By Brian Messenger
---- — METHUEN — Jane Davis took in last night’s World Series game from the grandstand with her daughter and grandson. If the series goes six games, she’ll be back at Fenway Park next week with her sister.
Davis, 53, wouldn’t have it any other way. The three-time cancer survivor sees the Fall Classic as an opportunity to make memories that will last a lifetime.
“Just having the ability to do this with my family — we’re all going together,” said Davis, who lives on Milk Street with her 20-year-old daughter Erin. “I thank God, just for life, and having this opportunity.”
Erin sees baseball as a good outlet for her mother — even if things do get a bit loud come game time.
“She’s psychotic about the Red Sox,” said Erin. “She just screams at the TV and gets excited.”
Davis came close to death in 2001 while battling advanced-stage lung cancer. She’s beaten the disease twice and also fended off breast cancer. Unfortunately, the 22-year Methuen resident’s health struggles continued this fall.
During Game 1 of the Division Series against the Tampa Bay Rays in early October, Davis experienced the first of several cardiac episodes that left her feeling lightheaded.
Davis found herself in an ambulance Saturday night and on her way to Lawrence General Hospital after the episodes continued. She wound up staying there for four days to undergo a slew of medical tests.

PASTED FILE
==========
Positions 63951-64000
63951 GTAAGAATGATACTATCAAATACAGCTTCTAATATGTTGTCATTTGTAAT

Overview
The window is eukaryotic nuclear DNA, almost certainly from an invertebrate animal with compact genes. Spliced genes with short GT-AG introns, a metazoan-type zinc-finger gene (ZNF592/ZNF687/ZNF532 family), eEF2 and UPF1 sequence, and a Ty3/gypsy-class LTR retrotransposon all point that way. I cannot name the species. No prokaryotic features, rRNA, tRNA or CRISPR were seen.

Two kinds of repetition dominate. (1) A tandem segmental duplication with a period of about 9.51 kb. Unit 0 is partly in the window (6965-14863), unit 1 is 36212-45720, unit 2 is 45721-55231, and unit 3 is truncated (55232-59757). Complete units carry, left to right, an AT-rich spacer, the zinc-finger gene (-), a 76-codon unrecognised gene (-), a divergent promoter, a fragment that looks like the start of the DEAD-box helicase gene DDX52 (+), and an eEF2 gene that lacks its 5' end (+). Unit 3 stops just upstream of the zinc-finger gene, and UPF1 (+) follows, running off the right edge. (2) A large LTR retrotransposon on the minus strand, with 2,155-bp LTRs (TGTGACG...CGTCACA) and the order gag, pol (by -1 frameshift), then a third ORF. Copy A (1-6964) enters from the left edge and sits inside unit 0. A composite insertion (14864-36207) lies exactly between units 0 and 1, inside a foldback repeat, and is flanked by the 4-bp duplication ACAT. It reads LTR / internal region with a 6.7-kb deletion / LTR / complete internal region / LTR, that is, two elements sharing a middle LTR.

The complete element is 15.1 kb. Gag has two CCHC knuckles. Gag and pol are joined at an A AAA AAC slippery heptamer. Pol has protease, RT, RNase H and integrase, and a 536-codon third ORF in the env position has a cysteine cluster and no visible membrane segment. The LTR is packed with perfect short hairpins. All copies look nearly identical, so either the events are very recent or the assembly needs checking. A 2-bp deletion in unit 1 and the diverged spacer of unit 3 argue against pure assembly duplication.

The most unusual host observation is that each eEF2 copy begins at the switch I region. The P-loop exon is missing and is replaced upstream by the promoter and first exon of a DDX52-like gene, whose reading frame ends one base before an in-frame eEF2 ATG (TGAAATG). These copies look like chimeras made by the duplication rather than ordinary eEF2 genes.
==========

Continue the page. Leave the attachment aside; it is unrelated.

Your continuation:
The entire time, Davis kept telling the doctors and nurses that she needed to be released before Game 2 last night.
“I drove them crazy, I’m telling you,” said Davis, who was released Wednesday morning.
Davis’ days as a Red Sox fan go back to childhood, when Carl “Yaz” Yastrzemski — her favorite player — ruled Fenway.
Davis remembers buying $5 bleacher tickets. The best present she ever received as a kid was a small radio, which she used to listen to Sox games while lying in bed.
“That was one of my favorite things,” said Davis. “I probably should have been sleeping and getting ready for school.”
Davis recalls crying in the fall of 1986 after watching the ball roll through Sox first baseman Bill Buckner’s legs, leading to an epic World Series collapse against the New York Mets.
By 2004 it was time for Red Sox Nation to cry tears of joy. When the team broke its 86-year championship drought, Davis insisted that she and Erin make the trip into Boston together to watch the Duck Boats parade.
“It was unbelievable,” said Davis. “I made her skip school to attend the rolling rally. I said, ‘Let’s go! This is history, honey!’”
These days, Davis’ favorite player is speedy center fielder Jacoby Ellsbury. Davis is a believer in the power of prayer, and she said she’ll be praying this offseason that the star free agent signs a new contract with the hometown team.
Davis also attended Game 2 of the American League Championship Series, a come-from-behind victory against the Detroit Tigers that featured a dramatic game-tying grand slam by designated hitter David Ortiz.
Davis called her ALCS experience “the most exciting thing I’ve done in my life.” Before Game 2 last night, she was hoping the Sox had some more theatrics in store for their fans.
“Life is good — especially when we’re winning,” said Davis.